After rejecting the idea three years ago, and against the recommendation of the county's transportation engineers, the Prince William Board of County Supervisors will reconsider whether to allow speed humps to slow traffic in residential areas.

When the board adopted a residential traffic management guide in 2002, it voted against allowing speed humps because of safety concerns. At the time, fire and rescue officials said speed humps would increase response times, damage equipment and possibly exacerbate injuries to people being transported in ambulances as they bounced over the little hills.

At a board meeting Tuesday, the idea was back on the table at the request of Supervisor John D. Jenkins (D-Neabsco), who has fielded numerous proposals for speed humps and who had some installed in his district under a pilot program several years ago.

"We have humps on several streets," Jenkins said at the meeting, "and I've never heard of a single injury." On the other hand, Jenkins noted, his constituents have expressed concern about being injured by cars that speed through their neighborhoods.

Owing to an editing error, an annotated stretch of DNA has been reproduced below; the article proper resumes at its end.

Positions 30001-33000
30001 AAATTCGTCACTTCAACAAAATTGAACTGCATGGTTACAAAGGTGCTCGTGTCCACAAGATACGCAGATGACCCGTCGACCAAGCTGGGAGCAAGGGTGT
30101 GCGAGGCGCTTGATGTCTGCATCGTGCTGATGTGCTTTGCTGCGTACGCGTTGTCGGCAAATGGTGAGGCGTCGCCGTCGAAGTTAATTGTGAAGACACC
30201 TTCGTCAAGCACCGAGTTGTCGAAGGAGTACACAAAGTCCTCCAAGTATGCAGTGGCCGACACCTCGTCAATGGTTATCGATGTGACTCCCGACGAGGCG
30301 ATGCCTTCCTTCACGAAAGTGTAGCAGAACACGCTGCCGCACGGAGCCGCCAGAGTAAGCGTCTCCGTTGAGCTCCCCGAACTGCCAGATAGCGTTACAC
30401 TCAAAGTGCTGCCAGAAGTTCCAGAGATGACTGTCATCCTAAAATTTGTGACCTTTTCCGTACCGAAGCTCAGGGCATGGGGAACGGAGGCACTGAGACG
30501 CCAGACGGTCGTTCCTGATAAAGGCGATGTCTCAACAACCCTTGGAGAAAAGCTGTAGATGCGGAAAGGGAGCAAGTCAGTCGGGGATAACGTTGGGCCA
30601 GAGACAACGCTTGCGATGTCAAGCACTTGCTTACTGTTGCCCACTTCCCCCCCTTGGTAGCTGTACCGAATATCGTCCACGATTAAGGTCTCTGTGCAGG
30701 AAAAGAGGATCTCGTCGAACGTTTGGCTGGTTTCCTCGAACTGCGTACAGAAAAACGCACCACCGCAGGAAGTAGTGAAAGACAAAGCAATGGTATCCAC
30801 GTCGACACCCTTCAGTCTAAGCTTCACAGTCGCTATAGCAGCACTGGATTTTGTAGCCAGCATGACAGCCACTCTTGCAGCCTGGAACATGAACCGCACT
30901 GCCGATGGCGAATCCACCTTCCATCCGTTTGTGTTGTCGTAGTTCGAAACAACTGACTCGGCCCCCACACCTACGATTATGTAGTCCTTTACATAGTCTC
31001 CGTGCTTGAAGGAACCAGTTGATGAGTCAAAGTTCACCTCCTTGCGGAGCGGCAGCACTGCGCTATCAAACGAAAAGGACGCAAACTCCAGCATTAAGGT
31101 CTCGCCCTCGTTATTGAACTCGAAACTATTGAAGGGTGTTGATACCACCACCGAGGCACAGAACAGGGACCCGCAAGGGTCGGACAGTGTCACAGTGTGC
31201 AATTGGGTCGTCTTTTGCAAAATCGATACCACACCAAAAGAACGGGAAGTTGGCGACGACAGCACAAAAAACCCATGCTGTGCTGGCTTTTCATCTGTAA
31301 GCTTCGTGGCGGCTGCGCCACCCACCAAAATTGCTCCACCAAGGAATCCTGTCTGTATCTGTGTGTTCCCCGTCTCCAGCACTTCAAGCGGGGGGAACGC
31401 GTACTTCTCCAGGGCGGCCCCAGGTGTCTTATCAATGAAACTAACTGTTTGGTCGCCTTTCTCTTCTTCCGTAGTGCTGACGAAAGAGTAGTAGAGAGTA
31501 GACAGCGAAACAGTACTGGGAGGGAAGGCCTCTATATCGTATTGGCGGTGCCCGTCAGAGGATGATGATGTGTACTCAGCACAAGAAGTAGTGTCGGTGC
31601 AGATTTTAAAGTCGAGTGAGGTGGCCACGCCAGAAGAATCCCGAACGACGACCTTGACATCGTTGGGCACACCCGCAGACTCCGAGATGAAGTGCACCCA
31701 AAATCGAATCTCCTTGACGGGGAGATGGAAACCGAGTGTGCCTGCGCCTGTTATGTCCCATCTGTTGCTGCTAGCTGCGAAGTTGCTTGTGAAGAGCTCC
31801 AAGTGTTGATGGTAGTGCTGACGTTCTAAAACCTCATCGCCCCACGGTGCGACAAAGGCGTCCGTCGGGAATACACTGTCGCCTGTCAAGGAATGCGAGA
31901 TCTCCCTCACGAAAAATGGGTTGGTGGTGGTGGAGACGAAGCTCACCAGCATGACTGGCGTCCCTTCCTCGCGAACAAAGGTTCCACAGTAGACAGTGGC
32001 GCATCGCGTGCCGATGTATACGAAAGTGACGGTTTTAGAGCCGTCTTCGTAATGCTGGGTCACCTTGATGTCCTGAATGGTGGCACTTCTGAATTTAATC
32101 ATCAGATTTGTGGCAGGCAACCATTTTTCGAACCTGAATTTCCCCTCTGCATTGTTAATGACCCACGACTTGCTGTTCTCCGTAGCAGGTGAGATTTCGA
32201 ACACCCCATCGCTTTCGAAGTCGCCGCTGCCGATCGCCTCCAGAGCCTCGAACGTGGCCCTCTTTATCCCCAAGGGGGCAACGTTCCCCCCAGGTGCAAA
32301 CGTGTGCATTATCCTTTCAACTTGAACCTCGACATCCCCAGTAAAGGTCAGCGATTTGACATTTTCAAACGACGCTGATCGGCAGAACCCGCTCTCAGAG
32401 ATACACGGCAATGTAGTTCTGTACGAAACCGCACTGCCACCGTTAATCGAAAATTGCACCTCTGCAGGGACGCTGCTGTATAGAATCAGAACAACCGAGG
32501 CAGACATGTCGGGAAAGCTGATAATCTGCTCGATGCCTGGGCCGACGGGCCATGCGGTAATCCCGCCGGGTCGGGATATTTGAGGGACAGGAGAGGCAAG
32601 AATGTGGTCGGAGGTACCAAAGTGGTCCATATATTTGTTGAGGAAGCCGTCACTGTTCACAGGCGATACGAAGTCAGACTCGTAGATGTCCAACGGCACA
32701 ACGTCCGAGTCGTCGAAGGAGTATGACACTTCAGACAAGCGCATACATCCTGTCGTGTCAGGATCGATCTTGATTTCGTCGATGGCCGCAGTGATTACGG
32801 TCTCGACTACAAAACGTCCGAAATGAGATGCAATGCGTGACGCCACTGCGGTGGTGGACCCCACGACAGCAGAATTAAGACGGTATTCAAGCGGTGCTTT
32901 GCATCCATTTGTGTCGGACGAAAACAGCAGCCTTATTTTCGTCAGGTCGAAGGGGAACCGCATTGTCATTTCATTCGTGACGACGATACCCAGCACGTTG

The proposal would revise the county's traffic management guide to grant supervisors the authority to recommend speed humps and raised crosswalks on streets in their districts, to be paid with state and county transportation funds.

At the meeting, Tom Blaser, the county's transportation chief, opposed the measure for the same reasons the county rejected the idea initially.

"After conferring with the fire department, safety is still a concern, so the staff recommends no change" to the traffic management guide, Blaser said.

Specifically, Assistant Fire Chief Kevin McGee said, studies have shown that speed humps delay response times by eight to 12 seconds per hump. Anecdotally, McGee said, he has also heard of paramedics being thrown around in the back of ambulances as they try to attend to patients, who also run the risk of being tossed about.

The discussion of speed humps and bumps, which are different, was fairly brief Tuesday and momentarily Dr. Seuss-like.

"I personally don't know the difference between a hump and a bump," Supervisor Hilda M. Barg (D-Woodbridge) said. "Maybe we need a definition. How high is a hump? How high is a bump?"

A speed hump is wider, somewhat flatter and less abrupt than a speed bump, which is narrower and steeper and typically used to slow down traffic in commercial parking lots, county staff members said.

Supervisors decided to defer a decision on speed humps and raised crosswalks so they could study the matter further, in particular how they have worked in the Annandale area of Fairfax County.